• Emotions are dominant
    • Proactive Aggression
      • Instrumental or operant aggression
      • Goal oriented
      • Cognitions are dominant
    TCI TRAINING [11]
  • Traumatic or not???
  • Scott
    • An explanation of the diagram can be found on the slides that follow.
  • The Conflict Cycle
  • RAPID ASSESSMENT
    • THE ENVIRONMENT
    • THE AGITATED INDIVIDUAL
    • YOU
  • The number one reason student’s loose control…
    • Perception of being treated unfairly
  • Learn the student’s triggers Contra-Indicated Behaviors Strategies for the Oppositional Student
    • Ultimatums
    • Strict Boundaries: Drawing the Line in the Sand
    • Counts, Warnings, Threats
    • Being touched
    • Prolonged Eye-Contact
    • Infringing on Personal Space
    • Social Disapproval
    • Judgmental Responses
    • Response Cost and Punishment
    • Strict Boundaries or Contracts
  • Myth
    • “You only hurt the ones you love…”
  • MODELING
  • THE CPI WORKBOOK
    • Due Care for Participants (page 5)
    • Program Objectives (page 6)
    • Integrated Experience (page 7)
    • Care, Welfare Safety, and Security
  • Stages of Crisis Development
    • STAGE 1.
    • 1. ANXIETY
    • APPROPRIATE STAFF RESPONSE:
    • SUPPORTIVE
    Page 7
  • Reduce agitation in a demand situation….
    • 1. Communicate concern
    • 2. Allow the student time and a place to calm
    • 3. Give student choices and options
    • 4. Consider history student and knowledge of what is calming for them
    Page 7
  • STAGE 2.
    • 2. DEFENSIVE
    • (refusing, arguing, name-calling, threatening)
    • APPROPRIATE STAFF RESPONSE:
    • DIRECTIVE
    • (setting limits, giving choices)
    Page 7
  • DEFENSIVE STAGE
  • STAGE 3
    • 3. ACTING OUT PERSON
    • APPROPRIATE STAFF RESPONSE:
    • NONVIOLENT PHYSICAL CRISIS INTERVENTION
  • ACTING OUT PERSON
  • Reactive = Traumatic
  • Proactive = Goal Oriented
  • Stage 4
    • 4. Tension Reduction
    • APPROPRIATE STAFF RESPONSE:
    THERAPEUTIC RAPPORT
  • Proxemics/Kenesics
    • The invisible bubble
    • Nonverbal communication
    • Triggers
    Page 8
  • SUPPORTIVE STANCE
    • Three reasons for using the supportive stance:
    • 1. HONORS PERSONAL SPACE
    • 2. ESCAPE ROUTE
    • 3. NONTHREATENING
    Page 8
  • Paraverbal
    • Tone
    • Volume
    • Cadence
  • THE DEFENSIVE STAGE
  • Remember your goal during the Defensive Stage
    • DIFFUSE AND DE-ESCALATE
    • STATE CALM AN PROFESSIONAL
    • AVOID EMOTIONAL AND JUDGMENTAL RESPONSES
    • REMEMBER YOUR TRIGGERS
    • OBTAIN BACK UP SUPPORT
    • ISOLATE WHENEVER POSSIBLE
    • DON’T TAKE THINGS PERSONALLY
  • Student Arguing with Staff The F.A.S.T.
  • Withdrawing from Power Struggles The F.A.S.T. Program
  • THE VERBAL ESCALATION CONTINUUM
    • Questioning
    • Refusal
    • Release
    • Intimidation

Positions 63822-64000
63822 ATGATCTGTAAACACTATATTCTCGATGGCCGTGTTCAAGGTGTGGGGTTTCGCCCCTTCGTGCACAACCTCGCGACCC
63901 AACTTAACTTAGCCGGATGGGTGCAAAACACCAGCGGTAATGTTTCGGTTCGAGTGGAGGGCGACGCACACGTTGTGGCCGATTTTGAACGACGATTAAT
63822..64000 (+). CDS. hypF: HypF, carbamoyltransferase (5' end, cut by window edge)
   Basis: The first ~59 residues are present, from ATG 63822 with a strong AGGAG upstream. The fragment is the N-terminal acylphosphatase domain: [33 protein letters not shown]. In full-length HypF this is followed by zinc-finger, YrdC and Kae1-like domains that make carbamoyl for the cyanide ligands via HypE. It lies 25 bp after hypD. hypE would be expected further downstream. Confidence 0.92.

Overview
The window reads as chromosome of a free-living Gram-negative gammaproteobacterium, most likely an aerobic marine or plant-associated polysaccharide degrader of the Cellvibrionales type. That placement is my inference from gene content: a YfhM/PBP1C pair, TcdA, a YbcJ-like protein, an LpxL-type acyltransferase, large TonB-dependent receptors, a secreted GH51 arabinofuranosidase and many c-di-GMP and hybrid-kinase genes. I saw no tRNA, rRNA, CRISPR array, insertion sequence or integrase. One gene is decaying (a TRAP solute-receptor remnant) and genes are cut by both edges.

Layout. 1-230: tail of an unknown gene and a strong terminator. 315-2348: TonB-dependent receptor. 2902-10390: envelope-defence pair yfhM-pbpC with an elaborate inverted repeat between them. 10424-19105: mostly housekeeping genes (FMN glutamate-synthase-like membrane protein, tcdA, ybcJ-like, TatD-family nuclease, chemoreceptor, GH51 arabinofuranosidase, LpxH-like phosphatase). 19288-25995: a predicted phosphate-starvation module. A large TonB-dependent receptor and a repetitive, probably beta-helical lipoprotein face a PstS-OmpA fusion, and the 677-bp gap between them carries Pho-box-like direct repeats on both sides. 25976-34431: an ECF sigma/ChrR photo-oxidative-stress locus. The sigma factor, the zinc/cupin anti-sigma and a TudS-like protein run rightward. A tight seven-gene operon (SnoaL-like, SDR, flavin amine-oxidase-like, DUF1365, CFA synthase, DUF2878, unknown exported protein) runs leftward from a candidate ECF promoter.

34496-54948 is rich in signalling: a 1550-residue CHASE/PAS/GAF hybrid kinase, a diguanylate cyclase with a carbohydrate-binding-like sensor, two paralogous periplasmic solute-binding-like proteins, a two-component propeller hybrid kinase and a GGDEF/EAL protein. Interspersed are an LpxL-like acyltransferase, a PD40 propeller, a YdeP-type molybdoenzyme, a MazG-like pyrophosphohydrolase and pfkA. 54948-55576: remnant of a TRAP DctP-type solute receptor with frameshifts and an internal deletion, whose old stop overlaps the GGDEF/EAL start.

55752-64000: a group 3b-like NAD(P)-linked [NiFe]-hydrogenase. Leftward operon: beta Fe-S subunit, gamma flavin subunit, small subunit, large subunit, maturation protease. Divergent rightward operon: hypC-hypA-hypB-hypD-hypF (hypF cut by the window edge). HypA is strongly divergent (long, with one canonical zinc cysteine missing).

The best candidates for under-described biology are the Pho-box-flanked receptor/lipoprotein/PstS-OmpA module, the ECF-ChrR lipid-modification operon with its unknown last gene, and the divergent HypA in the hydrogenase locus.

• Tension Reduction
    Page 9
  • QUESTIONING
    • ANSWER THE QUESTION
    • PLANNED IGNORING
    • ADEQUATE RESPONSE TIME
    • ALLOW SPACE AND TIME
    • DO NOT ARGUE
    • RESTATE THE LIMIT
  • REFUSAL
    • DON’T ARGUE
    • SET LIMITS
    • EVALUATE HISTORY
    • CONSIDER CALLING FOR HELP
    • RESPONSE TIME
    • ENFORCE LIMITS
  • RELEASE OR NAMECALLING
    • REMAIN CALM AND PROFESSIONAL
    • DON’T TAKE COMMENTS PERSONALLY EVEN IF THEY HURT
    • ALLOW VENTING
    • ISOLATE IF POSSIBLE
    • SET LIMITS
    • CONSIDER CALLING FOR ASSISTANCE
  • INTIMIDATION OR THREATENIN G
    • DON’T RUN
    • TAKE THREATS SERIOUSLY
    • STAY CALM & PROFESSIONAL
    • DO NOT RESOND TO THREATS
    • STATE LIMITS
    • DIRECT TEAM
    • ASSESS ENVIRONMENT
    PAGE 9
  • SETTING LIMITS
    • KEYS TO SETTING LIMITS
    • 1. SIMPLE, REASONABLE, ENFORCEABLE
    • 2. DO’S AND DON’TS
    • 3. WHEN TO CALL FOR HELP
  • Setting Limits
    • Present the expected behavior and logical consequence as a decision and place responsibility on the student.
    • Always lead with the positive outcome that will occur if the student make the choice to calm down or follow directions.
    • Allow a few seconds for the student to decide.
    • Withdraw from the student and attend to other students. Limit direct eye-contact.
    • Follow though with limits established.
  • THE THREE DON’TS
    • Avoid touching the person
    • (verbal = verbal)
    • Avoid Ultimatums
    • Avoid crowding or trapping
  • SHANE
  • How to get someone to leave
    • Consider focus of anger
    • Problem or solution
    • Remember your goal
  • How to avoid physical contact
    • Remove triggering stimulus
    • Calmly explain limits
    • Select a staff (or peer) who has a calming influence
    • Select a novel or neutral party
    • Bait to open area
    • Remove other students
    • Call home or police
  • Verbal Intervention Tips
    • DO
    • Remain calm
    • Isolate the situation
    • Enforce limits
    • Listen
    • Be aware of non-verbals
    • DON’T
    • Overreact
    • Get in a power struggle
    • Make false promises
    • Fake Attention
    • Be threatening
  • EMPATHIC LISTENING
    • 1.Be nonjudgmental
    • 2.Give Undivided Attention
    • 3.Listen Carefully to what the person is really saying